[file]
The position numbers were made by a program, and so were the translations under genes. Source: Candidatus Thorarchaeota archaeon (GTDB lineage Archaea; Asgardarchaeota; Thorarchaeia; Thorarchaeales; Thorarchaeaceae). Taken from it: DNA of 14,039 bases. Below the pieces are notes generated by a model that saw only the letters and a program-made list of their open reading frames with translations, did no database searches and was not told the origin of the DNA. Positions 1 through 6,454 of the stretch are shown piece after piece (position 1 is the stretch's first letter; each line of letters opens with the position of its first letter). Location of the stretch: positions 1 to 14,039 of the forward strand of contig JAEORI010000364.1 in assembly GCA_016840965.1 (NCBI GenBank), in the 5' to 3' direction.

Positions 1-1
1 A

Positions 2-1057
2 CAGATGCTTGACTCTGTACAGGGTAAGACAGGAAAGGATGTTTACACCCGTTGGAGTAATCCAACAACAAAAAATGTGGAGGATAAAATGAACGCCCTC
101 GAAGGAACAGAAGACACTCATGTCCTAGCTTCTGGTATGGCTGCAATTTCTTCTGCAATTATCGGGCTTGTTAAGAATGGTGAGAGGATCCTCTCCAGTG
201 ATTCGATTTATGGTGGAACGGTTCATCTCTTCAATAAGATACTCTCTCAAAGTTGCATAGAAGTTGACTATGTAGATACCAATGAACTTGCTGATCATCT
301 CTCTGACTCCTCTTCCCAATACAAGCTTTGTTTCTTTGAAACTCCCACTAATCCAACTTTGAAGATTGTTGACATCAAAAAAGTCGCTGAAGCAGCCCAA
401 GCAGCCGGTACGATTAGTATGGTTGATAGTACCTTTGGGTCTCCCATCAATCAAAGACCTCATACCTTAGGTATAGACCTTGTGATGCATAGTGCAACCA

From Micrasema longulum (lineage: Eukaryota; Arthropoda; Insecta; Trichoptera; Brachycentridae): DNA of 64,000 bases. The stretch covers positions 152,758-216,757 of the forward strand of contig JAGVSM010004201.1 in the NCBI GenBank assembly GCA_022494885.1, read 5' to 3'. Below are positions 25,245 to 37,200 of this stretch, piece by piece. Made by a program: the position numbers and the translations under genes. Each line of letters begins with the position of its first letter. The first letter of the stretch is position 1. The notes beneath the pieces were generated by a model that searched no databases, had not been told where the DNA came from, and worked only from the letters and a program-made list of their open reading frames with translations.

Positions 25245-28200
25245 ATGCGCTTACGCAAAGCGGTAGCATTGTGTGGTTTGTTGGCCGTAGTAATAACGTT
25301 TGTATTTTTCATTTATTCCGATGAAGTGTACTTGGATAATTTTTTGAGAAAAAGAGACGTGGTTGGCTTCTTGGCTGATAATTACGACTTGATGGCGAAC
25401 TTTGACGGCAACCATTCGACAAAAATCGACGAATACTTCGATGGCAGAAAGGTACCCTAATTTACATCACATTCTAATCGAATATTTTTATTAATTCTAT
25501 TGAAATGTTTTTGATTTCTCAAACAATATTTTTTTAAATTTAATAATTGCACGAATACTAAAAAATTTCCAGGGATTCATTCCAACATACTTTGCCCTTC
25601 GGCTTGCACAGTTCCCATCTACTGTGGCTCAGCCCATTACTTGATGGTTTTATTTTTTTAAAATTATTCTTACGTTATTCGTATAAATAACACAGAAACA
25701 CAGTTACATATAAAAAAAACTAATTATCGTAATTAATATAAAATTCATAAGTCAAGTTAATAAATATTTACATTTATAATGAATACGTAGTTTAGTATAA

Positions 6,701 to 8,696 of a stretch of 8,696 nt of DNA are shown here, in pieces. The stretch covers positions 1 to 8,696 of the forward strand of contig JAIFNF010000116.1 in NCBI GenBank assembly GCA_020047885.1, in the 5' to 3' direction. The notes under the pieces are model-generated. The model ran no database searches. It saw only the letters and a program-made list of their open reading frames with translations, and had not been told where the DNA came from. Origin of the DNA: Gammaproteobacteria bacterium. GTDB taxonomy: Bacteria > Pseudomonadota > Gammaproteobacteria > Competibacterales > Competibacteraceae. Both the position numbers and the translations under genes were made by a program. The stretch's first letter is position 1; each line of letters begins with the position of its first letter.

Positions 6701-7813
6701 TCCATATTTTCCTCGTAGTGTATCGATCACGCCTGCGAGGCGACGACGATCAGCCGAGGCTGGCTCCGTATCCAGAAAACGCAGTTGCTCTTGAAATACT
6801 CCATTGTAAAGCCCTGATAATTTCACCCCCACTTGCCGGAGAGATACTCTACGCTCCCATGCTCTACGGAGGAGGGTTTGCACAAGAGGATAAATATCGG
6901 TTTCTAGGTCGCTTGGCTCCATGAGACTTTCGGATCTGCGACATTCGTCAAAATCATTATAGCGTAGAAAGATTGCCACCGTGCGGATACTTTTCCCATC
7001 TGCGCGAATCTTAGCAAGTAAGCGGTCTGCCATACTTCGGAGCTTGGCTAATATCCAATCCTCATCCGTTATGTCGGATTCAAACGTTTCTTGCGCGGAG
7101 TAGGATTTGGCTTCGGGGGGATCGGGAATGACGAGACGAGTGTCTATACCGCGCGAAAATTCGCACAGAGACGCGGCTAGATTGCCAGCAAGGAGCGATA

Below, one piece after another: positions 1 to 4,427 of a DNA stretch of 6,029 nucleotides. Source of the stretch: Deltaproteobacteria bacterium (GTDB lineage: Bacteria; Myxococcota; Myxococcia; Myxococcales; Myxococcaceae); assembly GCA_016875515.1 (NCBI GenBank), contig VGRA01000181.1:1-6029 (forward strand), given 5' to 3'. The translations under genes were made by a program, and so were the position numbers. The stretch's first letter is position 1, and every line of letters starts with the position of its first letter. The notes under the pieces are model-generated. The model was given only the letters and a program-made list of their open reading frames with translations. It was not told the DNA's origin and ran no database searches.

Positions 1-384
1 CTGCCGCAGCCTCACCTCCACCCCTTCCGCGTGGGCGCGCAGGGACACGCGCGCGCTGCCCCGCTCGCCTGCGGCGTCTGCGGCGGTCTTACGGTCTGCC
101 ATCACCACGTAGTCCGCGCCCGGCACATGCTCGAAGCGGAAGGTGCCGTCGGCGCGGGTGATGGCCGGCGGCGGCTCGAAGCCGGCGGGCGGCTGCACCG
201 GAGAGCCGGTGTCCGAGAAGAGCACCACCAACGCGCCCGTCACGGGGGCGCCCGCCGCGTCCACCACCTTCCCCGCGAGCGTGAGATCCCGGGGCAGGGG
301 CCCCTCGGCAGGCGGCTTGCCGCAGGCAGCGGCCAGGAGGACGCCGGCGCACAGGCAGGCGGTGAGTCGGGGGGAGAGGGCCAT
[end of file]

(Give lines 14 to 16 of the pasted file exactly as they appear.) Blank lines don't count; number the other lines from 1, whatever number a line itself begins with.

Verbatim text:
25401 TTTGACGGCAACCATTCGACAAAAATCGACGAATACTTCGATGGCAGAAAGGTACCCTAATTTACATCACATTCTAATCGAATATTTTTATTAATTCTAT
25501 TGAAATGTTTTTGATTTCTCAAACAATATTTTTTTAAATTTAATAATTGCACGAATACTAAAAAATTTCCAGGGATTCATTCCAACATACTTTGCCCTTC
25601 GGCTTGCACAGTTCCCATCTACTGTGGCTCAGCCCATTACTTGATGGTTTTATTTTTTTAAAATTATTCTTACGTTATTCGTATAAATAACACAGAAACA